For Immediate Release: Apr. 8, 2015
Media Contact: Amber Pasricha Beck - 916-654-4989

MEDIA ADVISORY

Energy Commission Approves Water Appliance Standards
to Save More Than 100 Billion Gallons Per Year
Governor Brown's recent executive order helps to speed up approval

SACRAMENTO - Due to the severity of California's drought, the state's experts have been managing water resources to deal with the effects of the drought and prepare for the next one. As part of the solution, the California Energy Commission approved standards for water appliances which will save more than 10 billion gallons of water in the first year. Over time, the water savings is estimated to reach 105 billion gallons per year - a savings of more than three times the annual amount of water used by the City of San Francisco.

"California is serious about water conservation and is committed to consistent and clear water efficiency policies," said Commissioner Andrew McAllister, who is the Energy Commission's lead on energy efficiency. "In the face of California's current drought, we must use water as efficiently as possible and updating minimum standards for toilets, urinals and faucets is a step in that direction."

The energy efficiency and water standards approved today require water appliances to consume less water thereby using less energy while performing the same function. The details for each appliance are as follows:

  • Toilets and urinals, except those designed for prisons or mental health facilities. Toilets shall not consume more than 1.28 gallons per flush and shall have a waste extraction score of no fewer than 350 grams. Urinals shall not consume more than 0.125 gallons per flush. (These facilities have specially-designed toilets and urinals to address security and health issues.)
  • Residential lavatory faucets shall not exceed 1.2 gallons per minute flow rate.
  • Kitchen faucets shall not exceed 1.8 gallons per minute flow rate and may have capability to increase to 2.2 gallons per minute momentarily for filling pots and pans.
  • Public lavatory faucets shall not exceed 0.5 gallon per minute flow rate.

As of January 2014, in California there were more than 45 million faucets, 30 million toilets, and 1 million urinals. California consumes about 443 billion gallons of water a year for flushing toilets and urinals and running faucets. Reducing water consumption by establishing minimum efficiency standards for these appliances is a key component of California's overall water and energy use reduction strategies.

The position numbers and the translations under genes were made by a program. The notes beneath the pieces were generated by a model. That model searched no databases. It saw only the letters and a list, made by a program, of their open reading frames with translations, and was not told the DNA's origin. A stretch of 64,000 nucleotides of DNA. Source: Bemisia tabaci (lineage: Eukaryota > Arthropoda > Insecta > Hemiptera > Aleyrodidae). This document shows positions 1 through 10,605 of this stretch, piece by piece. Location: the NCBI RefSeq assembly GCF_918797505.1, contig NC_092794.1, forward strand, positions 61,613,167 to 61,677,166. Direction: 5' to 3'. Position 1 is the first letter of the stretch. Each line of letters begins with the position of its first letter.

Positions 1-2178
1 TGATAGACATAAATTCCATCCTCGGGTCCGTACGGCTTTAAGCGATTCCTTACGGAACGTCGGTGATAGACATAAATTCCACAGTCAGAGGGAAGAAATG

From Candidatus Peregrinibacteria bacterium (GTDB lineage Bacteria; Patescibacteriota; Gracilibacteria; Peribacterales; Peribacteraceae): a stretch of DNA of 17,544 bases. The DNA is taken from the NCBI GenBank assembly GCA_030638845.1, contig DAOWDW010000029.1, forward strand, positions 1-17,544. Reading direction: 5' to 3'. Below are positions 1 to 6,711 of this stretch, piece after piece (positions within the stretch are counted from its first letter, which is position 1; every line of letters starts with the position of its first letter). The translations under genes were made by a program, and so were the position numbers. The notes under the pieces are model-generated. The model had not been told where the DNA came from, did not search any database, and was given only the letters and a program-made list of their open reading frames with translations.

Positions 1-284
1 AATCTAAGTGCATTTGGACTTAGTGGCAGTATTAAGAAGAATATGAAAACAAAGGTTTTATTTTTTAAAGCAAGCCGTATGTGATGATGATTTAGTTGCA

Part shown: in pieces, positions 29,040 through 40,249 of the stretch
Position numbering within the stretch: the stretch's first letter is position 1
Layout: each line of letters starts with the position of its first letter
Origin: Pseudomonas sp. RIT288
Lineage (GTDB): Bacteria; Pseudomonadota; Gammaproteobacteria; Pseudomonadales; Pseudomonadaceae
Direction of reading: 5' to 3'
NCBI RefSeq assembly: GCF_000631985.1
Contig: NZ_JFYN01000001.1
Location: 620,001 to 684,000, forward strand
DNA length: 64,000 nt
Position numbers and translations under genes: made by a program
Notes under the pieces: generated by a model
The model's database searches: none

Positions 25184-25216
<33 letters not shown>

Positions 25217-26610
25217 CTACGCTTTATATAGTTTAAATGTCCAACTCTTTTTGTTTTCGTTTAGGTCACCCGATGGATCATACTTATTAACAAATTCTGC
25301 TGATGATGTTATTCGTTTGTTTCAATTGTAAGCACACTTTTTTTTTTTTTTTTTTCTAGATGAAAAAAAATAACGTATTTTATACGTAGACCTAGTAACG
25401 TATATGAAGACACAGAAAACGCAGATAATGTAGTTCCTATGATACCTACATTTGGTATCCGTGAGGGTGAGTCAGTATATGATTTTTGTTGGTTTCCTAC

Last week, Governor Edmund G. Brown Jr. directed the first ever statewide mandatory water reduction in Executive Order B-29-15. One of the four California Energy Commission responsibilities in the executive order is establishing standards that improve the efficiency of water appliances, including toilets, urinals and faucets available for sale and installation in new and existing buildings.

The executive order also gave the California Energy Commission the authority to adopt the standards today, rather than wait another month. In addition, the emergency situation allowed the commission to prohibit the sale and installation of certain toilets, urinals and faucets that do not meet minimum water efficiency requirements as of Jan. 1, 2016, regardless of the manufactured date.

For more than two years, California has been dealing with the effects of drought. To learn about all the actions the state has taken to manage our water system and cope with the impacts of the drought, visit Drought.CA.Gov. Every Californian should take steps to conserve water. Find out how at SaveOurWater.com.

Click the following links for broadcast quality audio flies via YouTube: English and Spanish.


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The California Energy Commission is the state's primary energy policy and planning agency. The agency was established by the California Legislature through the Warren-Alquist Act in 1974. It has seven core responsibilities: advancing state energy policy, encouraging energy efficiency, certifying thermal power plants, investing in energy innovation, developing renewable energy, transforming transportation and preparing for energy emergencies.

For more information, visit: www.energy.ca.gov or www.energy.ca.gov/releases/.

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